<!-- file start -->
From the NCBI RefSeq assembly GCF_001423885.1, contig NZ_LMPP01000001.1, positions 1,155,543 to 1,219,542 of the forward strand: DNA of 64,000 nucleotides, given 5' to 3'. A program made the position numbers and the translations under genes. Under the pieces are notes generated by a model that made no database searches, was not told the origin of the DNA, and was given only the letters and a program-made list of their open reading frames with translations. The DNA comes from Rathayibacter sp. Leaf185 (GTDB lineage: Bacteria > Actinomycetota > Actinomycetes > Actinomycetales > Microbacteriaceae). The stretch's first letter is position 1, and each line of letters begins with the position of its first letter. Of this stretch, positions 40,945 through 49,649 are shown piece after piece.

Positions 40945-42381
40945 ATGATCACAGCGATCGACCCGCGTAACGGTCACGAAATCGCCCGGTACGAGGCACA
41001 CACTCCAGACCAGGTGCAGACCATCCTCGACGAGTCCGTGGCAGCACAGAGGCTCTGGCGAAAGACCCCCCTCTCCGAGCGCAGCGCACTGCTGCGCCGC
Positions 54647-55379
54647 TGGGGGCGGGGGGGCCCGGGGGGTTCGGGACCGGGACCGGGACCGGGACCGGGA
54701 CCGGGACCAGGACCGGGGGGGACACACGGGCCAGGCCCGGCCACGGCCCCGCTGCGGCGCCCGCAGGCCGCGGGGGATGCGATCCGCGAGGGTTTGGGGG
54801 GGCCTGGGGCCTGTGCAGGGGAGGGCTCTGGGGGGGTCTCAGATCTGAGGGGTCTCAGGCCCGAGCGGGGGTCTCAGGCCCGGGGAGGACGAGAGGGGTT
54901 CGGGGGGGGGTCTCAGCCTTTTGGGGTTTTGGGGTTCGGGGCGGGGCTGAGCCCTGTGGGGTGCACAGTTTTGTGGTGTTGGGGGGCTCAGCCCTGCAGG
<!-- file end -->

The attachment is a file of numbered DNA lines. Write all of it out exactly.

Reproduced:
From the NCBI RefSeq assembly GCF_001423885.1, contig NZ_LMPP01000001.1, positions 1,155,543 to 1,219,542 of the forward strand: DNA of 64,000 nucleotides, given 5' to 3'. A program made the position numbers and the translations under genes. Under the pieces are notes generated by a model that made no database searches, was not told the origin of the DNA, and was given only the letters and a program-made list of their open reading frames with translations. The DNA comes from Rathayibacter sp. Leaf185 (GTDB lineage: Bacteria > Actinomycetota > Actinomycetes > Actinomycetales > Microbacteriaceae). The stretch's first letter is position 1, and each line of letters begins with the position of its first letter. Of this stretch, positions 40,945 through 49,649 are shown piece after piece.

Positions 40945-42381
40945 ATGATCACAGCGATCGACCCGCGTAACGGTCACGAAATCGCCCGGTACGAGGCACA
41001 CACTCCAGACCAGGTGCAGACCATCCTCGACGAGTCCGTGGCAGCACAGAGGCTCTGGCGAAAGACCCCCCTCTCCGAGCGCAGCGCACTGCTGCGCCGC
Positions 54647-55379
54647 TGGGGGCGGGGGGGCCCGGGGGGTTCGGGACCGGGACCGGGACCGGGACCGGGA
54701 CCGGGACCAGGACCGGGGGGGACACACGGGCCAGGCCCGGCCACGGCCCCGCTGCGGCGCCCGCAGGCCGCGGGGGATGCGATCCGCGAGGGTTTGGGGG
54801 GGCCTGGGGCCTGTGCAGGGGAGGGCTCTGGGGGGGTCTCAGATCTGAGGGGTCTCAGGCCCGAGCGGGGGTCTCAGGCCCGGGGAGGACGAGAGGGGTT
54901 CGGGGGGGGGTCTCAGCCTTTTGGGGTTTTGGGGTTCGGGGCGGGGCTGAGCCCTGTGGGGTGCACAGTTTTGTGGTGTTGGGGGGCTCAGCCCTGCAGG